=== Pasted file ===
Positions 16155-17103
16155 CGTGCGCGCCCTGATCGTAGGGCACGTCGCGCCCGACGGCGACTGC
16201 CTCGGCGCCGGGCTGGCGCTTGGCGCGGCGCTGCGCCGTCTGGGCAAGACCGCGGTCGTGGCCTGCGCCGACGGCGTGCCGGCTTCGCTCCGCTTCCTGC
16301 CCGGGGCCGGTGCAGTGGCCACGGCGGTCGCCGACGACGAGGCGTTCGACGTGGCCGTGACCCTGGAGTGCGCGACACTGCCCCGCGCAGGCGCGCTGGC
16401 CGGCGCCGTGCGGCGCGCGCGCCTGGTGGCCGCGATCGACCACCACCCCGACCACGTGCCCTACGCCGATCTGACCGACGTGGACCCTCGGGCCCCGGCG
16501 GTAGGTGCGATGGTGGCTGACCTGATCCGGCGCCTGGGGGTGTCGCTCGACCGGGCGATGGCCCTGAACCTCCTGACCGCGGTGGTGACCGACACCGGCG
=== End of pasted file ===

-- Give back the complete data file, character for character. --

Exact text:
Positions 16155-17103
16155 CGTGCGCGCCCTGATCGTAGGGCACGTCGCGCCCGACGGCGACTGC
16201 CTCGGCGCCGGGCTGGCGCTTGGCGCGGCGCTGCGCCGTCTGGGCAAGACCGCGGTCGTGGCCTGCGCCGACGGCGTGCCGGCTTCGCTCCGCTTCCTGC
16301 CCGGGGCCGGTGCAGTGGCCACGGCGGTCGCCGACGACGAGGCGTTCGACGTGGCCGTGACCCTGGAGTGCGCGACACTGCCCCGCGCAGGCGCGCTGGC
16401 CGGCGCCGTGCGGCGCGCGCGCCTGGTGGCCGCGATCGACCACCACCCCGACCACGTGCCCTACGCCGATCTGACCGACGTGGACCCTCGGGCCCCGGCG
16501 GTAGGTGCGATGGTGGCTGACCTGATCCGGCGCCTGGGGGTGTCGCTCGACCGGGCGATGGCCCTGAACCTCCTGACCGCGGTGGTGACCGACACCGGCG